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Insights: Help Syrian Refugees; Why Christmas Should Bother You

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December 16, 2016

Syria Crisis: Assistance for Refugees

Syria’s escalating civil war has killed more than 400,000 since the unrest began in March 2011. Tragically, the death toll continues to rise, and more than 6.6 million people are now internally displaced. Thousands of people have fled to neighboring countries and Syrian families struggle daily to survive.

Catholic Relief Services (CRS) and its Caritas partners in the region are reaching out to Syrian refugees and providing hope and assistance with education, counseling and care for children, housing, and livelihood support. They also provide basic necessities.

CRS supports urgent medical care and emergency relief for tends of thousands of Syrian refugees in the areas most affected by the conflict. Click here for a video on the crisis.

Despite the ongoing violence, the Catholic Church and CRS believe that a peaceful solution to this conflict is possible. Click the link below to find seven things you can do to directly help those suffering and find more information on the crisis.

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Why Christmas Should Bother Everybody

By Bishop Robert Barron

Just a few weeks ago, at a ceremony for the lighting of the national Christmas tree, President Obama remarked on the meaning of the season. Here are some of the things he said:

“Over these next few weeks, as we celebrate the birth of our Savior, as we retell the story of weary travelers, a star, shepherds, Magi, I hope that we also focus ourselves on the message that this child brought to this Earth some 2,000 years ago—a message that says we have to be our brother’s keepers, our sister’s keepers; that we have to reach out to each other, to forgive each other. To let the light of our good deeds shine for all. To care for the sick, and the hungry, and the downtrodden. And of course, to love one another, even our enemies, and treat one another the way we would want to be treated ourselves. It’s a message that grounds not just my family’s Christian faith but that of Jewish Americans, Muslim Americans, non-believers—Americans of all backgrounds.” 

Now in a way, there is nothing whatsoever wrong with these ideas and sentiments. Who could possibly be against treating others with respect, offering forgiveness for offenses, and caring for those in need? And I certainly don’t blame President Obama for making these remarks. Both Democrat and Republican presidents, in their capacity as chief magistrates of the civil religion, have expressed similar convictions for many years. What does bother me, however, is reducing Christmas to a level so low, so banal, that the great Christian feast is offensive to precisely no one.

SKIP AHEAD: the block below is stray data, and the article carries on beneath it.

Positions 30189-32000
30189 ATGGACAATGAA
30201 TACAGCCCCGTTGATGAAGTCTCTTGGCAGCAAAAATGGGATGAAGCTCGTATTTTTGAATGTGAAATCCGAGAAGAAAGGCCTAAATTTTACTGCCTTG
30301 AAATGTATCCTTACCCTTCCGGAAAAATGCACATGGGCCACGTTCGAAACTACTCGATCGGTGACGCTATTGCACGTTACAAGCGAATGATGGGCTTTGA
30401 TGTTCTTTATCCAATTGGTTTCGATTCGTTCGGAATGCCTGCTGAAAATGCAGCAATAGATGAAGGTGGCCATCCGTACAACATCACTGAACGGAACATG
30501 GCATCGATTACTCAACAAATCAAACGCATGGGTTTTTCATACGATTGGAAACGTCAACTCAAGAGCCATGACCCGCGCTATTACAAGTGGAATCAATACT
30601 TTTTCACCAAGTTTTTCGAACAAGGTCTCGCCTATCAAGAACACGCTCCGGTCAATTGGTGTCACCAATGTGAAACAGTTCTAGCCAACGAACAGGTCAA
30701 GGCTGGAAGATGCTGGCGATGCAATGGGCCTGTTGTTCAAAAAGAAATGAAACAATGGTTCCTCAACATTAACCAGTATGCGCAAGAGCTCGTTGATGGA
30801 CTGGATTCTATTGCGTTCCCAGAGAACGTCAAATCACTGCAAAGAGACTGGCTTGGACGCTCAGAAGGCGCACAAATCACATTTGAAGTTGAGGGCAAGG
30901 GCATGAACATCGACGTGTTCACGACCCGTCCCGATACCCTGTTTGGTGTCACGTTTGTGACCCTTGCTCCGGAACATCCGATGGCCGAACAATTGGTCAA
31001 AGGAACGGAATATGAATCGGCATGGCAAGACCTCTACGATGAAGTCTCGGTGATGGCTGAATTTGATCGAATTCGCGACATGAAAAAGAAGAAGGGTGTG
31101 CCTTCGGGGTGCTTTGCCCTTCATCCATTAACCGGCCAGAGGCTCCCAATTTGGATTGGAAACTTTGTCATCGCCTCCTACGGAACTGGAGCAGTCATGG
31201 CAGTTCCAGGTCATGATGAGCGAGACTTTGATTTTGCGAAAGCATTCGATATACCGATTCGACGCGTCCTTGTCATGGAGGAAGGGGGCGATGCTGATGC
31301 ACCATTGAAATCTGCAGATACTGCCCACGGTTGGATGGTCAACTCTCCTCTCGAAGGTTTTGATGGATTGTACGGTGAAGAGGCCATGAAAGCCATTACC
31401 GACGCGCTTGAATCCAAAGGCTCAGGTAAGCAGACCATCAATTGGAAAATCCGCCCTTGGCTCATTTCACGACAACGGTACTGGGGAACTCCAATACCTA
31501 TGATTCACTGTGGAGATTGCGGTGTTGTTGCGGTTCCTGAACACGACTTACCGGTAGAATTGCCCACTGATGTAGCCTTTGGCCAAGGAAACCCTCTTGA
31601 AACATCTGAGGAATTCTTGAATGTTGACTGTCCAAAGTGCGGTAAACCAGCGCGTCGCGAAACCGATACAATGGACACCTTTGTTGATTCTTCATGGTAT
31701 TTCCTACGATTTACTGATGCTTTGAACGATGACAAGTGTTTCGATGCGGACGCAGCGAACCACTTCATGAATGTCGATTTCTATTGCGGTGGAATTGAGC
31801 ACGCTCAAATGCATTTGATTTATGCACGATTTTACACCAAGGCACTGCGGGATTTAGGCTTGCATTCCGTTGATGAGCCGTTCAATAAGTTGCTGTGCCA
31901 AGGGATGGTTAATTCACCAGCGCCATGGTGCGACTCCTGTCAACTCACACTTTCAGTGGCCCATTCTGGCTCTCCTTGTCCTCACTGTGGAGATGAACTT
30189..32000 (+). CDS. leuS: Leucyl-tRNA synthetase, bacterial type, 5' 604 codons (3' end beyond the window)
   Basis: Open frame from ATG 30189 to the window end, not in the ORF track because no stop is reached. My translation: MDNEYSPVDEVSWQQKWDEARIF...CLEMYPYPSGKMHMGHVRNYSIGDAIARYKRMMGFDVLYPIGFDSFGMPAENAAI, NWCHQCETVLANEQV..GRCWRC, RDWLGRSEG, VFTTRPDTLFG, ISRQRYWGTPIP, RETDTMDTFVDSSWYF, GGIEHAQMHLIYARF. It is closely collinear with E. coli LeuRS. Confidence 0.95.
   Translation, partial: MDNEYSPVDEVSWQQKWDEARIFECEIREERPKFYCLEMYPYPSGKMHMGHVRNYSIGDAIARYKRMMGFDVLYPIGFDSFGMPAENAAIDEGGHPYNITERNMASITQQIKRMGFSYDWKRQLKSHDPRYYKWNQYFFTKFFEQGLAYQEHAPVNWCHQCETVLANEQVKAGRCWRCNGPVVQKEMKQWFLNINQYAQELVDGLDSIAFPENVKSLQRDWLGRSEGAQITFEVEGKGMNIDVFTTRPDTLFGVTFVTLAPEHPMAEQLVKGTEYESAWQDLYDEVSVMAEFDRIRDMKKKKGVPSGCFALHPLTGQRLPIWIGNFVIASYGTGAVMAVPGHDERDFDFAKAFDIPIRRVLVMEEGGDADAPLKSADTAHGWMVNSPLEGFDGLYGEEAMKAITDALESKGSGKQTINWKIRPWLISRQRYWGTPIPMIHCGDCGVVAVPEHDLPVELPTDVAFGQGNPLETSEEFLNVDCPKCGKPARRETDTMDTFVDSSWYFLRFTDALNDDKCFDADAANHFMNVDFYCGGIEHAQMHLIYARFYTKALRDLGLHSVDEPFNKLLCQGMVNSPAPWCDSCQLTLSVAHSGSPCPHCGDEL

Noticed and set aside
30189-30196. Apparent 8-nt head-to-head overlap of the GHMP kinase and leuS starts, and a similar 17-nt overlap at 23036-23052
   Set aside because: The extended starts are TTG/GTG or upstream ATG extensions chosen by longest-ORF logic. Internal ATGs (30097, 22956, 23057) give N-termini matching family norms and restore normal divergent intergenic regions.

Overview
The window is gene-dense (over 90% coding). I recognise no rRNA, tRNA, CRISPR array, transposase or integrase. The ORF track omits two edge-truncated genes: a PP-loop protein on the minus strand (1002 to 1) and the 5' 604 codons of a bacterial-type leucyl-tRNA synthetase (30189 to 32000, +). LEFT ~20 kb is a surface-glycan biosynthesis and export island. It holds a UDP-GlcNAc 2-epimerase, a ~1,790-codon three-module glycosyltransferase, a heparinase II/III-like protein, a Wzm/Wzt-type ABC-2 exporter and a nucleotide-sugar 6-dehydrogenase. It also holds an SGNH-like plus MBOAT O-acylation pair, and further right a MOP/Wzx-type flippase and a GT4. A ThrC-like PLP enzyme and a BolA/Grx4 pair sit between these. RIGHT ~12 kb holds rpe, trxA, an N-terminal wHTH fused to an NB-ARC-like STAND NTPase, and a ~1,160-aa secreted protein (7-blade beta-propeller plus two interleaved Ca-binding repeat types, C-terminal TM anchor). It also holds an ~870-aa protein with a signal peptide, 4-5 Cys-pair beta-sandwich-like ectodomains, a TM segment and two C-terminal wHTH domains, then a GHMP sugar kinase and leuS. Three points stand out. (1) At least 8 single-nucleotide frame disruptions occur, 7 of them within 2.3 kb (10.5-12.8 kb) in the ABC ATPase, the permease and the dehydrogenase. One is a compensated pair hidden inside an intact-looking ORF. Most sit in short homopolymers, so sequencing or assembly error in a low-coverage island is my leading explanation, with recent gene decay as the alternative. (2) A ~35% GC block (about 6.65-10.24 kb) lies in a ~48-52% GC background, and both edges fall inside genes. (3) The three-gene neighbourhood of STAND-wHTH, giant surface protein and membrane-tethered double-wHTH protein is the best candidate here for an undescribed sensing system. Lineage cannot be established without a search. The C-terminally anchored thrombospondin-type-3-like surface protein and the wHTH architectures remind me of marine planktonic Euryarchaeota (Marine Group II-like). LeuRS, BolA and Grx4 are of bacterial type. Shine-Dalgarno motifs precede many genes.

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End Child Poverty Partnership Kicks Off

The California Catholic Conference is pleased to announce a new partner in our mission: End Child Poverty in California (ECPCA). Created by GRACE and the Daughters of Charity, ECPCA is a statewide campaign to raise awareness of California’s high rate of child poverty and the solutions to reduce it.

California has the highest rate of child poverty in the country, one in five children. ECPCA has a comprehensive, research-based plan for our state to reduce child poverty by fifty percent over the next twenty years, and is planning a busy 2017.

We need help spreading the word that policy changes for children in poverty also benefit the whole state. Learn more and get involved to raise awareness.  Visit www.endchildpovertyca.org to get started.

 

National Migration Week Jan. 8-14, 2017

For nearly half a century, the Catholic Church in the U.S. has celebrated National Migration Week, which is an opportunity for the Church to reflect on the circumstances confronting migrants, including immigrants, refugees, children, and victims and survivors of human trafficking. The theme for National Migration Week 2017 draws attention to Pope Francis’ call to create a culture of encounter, and in doing so to look beyond our own needs and wants to those of others around us. In the homily given at his first Pentecost as pope, he emphasized the importance of encounter in the Christian faith:  “For me this word is very important. Encounter with others. Why? Because faith is an encounter with Jesus, and we must do what Jesus does: encounter others.”

With respect to immigrants, too often in our contemporary culture we fail to encounter them as persons, and instead look at them as others. We do not take the time to engage migrants in a meaningful way, but remain aloof to their presence and suspicious of their intentions.  National Migration Week is an opportunity to engage migrants as children of God who are worthy of our attention and support.

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ICYMI: Catholic Perspective of the 2016 Election

The Dominican School of Philosophy and Theology recently hosted a forum featuring California Catholic Conference Executive Director Ned Dolejsi, who spoke on the results of the 2016 election and the concerns, opportunities, and priorities that may arise given California’s upcoming legislative session and the Democratic super majority.  Dolejsi also discussed the election of Donald Trump and its implications for the Catholic community.

If you missed the original live stream, you can watch it here.

December 16, 2016
Vol. 9, No. 38